An in vitro Model for Lysosomal Storage Diseases Using Aspartylglucosaminuria Patient Cells
Kjellman, Maria (2020-04-28)
Julkaisu on tekijänoikeussäännösten alainen. Teosta voi lukea ja tulostaa henkilökohtaista käyttöä varten. Käyttö kaupallisiin tarkoituksiin on kielletty.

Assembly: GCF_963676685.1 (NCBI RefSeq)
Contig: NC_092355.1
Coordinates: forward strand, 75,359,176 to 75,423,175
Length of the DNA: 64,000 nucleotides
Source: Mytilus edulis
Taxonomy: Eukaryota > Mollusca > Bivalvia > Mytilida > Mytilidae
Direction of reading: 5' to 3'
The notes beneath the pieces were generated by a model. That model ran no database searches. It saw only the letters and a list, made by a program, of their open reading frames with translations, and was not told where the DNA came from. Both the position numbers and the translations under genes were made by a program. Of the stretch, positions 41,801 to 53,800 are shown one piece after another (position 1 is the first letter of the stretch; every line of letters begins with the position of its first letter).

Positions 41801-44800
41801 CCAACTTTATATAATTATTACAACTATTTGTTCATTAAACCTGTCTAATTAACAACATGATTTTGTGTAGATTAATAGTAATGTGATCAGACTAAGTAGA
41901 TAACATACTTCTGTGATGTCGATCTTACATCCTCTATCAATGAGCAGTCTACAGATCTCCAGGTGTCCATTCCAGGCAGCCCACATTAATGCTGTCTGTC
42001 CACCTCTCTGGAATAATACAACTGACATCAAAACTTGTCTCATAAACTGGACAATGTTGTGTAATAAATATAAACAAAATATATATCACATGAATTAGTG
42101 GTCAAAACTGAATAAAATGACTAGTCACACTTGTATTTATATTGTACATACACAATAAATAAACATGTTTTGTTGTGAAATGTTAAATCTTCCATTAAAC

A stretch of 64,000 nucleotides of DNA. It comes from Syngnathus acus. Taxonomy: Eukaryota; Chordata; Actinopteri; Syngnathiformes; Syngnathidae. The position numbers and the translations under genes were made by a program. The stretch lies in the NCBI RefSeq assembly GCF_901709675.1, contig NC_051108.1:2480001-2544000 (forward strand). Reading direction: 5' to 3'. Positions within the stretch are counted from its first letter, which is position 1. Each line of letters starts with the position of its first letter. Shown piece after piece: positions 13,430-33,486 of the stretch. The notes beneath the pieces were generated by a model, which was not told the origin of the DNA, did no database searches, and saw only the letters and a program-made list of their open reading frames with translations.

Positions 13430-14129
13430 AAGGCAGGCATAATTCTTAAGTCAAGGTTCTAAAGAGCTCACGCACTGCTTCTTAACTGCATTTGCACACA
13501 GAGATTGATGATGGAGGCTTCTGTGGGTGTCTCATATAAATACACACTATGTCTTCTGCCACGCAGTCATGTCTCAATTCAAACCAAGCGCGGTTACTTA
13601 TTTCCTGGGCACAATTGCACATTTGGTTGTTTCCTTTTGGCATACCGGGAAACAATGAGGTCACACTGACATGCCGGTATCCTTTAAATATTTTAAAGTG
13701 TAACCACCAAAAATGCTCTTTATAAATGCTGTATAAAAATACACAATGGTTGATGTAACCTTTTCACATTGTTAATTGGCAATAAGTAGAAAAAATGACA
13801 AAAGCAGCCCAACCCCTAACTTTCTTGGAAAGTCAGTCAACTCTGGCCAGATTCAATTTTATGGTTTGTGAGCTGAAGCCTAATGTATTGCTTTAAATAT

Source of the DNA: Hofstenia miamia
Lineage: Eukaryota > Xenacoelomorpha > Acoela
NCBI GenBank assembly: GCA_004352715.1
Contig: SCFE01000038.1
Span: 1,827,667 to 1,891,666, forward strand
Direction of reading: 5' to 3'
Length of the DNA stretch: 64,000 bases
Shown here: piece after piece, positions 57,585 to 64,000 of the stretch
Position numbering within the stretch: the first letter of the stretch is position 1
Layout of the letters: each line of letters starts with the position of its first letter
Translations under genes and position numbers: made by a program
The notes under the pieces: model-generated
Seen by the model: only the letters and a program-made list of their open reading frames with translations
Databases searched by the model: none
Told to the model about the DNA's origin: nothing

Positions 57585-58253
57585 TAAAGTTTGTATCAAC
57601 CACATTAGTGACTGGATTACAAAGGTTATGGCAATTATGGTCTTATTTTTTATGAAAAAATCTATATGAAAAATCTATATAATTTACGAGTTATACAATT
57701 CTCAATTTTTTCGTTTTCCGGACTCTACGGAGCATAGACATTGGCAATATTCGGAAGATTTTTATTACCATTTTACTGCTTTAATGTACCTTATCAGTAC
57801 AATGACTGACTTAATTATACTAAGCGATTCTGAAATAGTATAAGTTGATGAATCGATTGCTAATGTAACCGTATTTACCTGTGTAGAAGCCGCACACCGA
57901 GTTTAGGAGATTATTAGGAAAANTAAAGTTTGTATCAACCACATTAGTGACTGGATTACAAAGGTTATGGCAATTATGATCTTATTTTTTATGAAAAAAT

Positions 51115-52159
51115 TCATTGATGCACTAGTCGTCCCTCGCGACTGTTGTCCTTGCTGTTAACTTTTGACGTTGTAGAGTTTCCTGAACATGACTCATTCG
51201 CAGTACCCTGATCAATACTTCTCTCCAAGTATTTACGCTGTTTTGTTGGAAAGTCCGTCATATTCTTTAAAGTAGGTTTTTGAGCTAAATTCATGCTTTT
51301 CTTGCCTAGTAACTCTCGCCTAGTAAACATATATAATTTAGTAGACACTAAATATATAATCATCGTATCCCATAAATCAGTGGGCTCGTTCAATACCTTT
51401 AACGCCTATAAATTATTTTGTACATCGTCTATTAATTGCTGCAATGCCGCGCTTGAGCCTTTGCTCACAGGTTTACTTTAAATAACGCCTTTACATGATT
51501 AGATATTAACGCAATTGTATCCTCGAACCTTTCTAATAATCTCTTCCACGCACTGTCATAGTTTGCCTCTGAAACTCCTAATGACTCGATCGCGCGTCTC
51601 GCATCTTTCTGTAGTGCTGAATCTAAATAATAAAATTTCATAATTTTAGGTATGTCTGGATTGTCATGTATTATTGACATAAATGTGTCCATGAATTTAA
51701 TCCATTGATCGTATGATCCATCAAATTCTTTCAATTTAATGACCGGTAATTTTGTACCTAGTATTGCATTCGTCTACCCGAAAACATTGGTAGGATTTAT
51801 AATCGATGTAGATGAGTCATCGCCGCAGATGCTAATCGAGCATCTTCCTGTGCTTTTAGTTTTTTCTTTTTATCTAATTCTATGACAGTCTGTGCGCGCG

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BACKGROUND Lysosomes are acidic organelles responsible for recycling of metabolic byproducts and cellular debris, and there are approximately 60 enzymes within lysosomes responsible for the recycling process. These enzymes can be malfunctional due to genetic mutations, which results in a lysosomal storage disease (LSD). One of these diseases is aspartylglucosaminuria (AGU) caused by an incorrectly folded aspartylglucosaminidase (AGA) enzyme, which results in a buildup of the substrate aspartylglucosamine. This enzymatic deficiency impairs the cellular function in both central nervous system (CNS) and periphery manifesting as an impaired physical and mental development. UNMET MEDICAL NEED Currently, there are no curative or even symptom alleviating treatments available. AIM The aim of this research was to establish a reliable in vitro model of LSD to enable repeatable experiments for drug development purposes. MATERIALS AND METHODS Two cell types from an AGU patient and an age- and gender matched healthy individual were characterized. Characterization included enzyme activity and aspartylglucosamine concentration measurements, Western Blot studies and immunofluorescent stainings. RESULTS The study showed significantly higher AGA activity in the healthy cells when compared to AGU cells, and the protein expression analysis revealed more of the precursor form of AGA in AGU cells. In line with this finding, aspartylglucosamine concentration was significantly higher in AGU cells. In addition, when AGU cells were treated with AGA, the enzyme activity could be replenished and aspartylglucosamine concentration normalized. CONCLUSION Based on these measurements, an in vitro baseline for AGU and a healthy control is now established for future studies.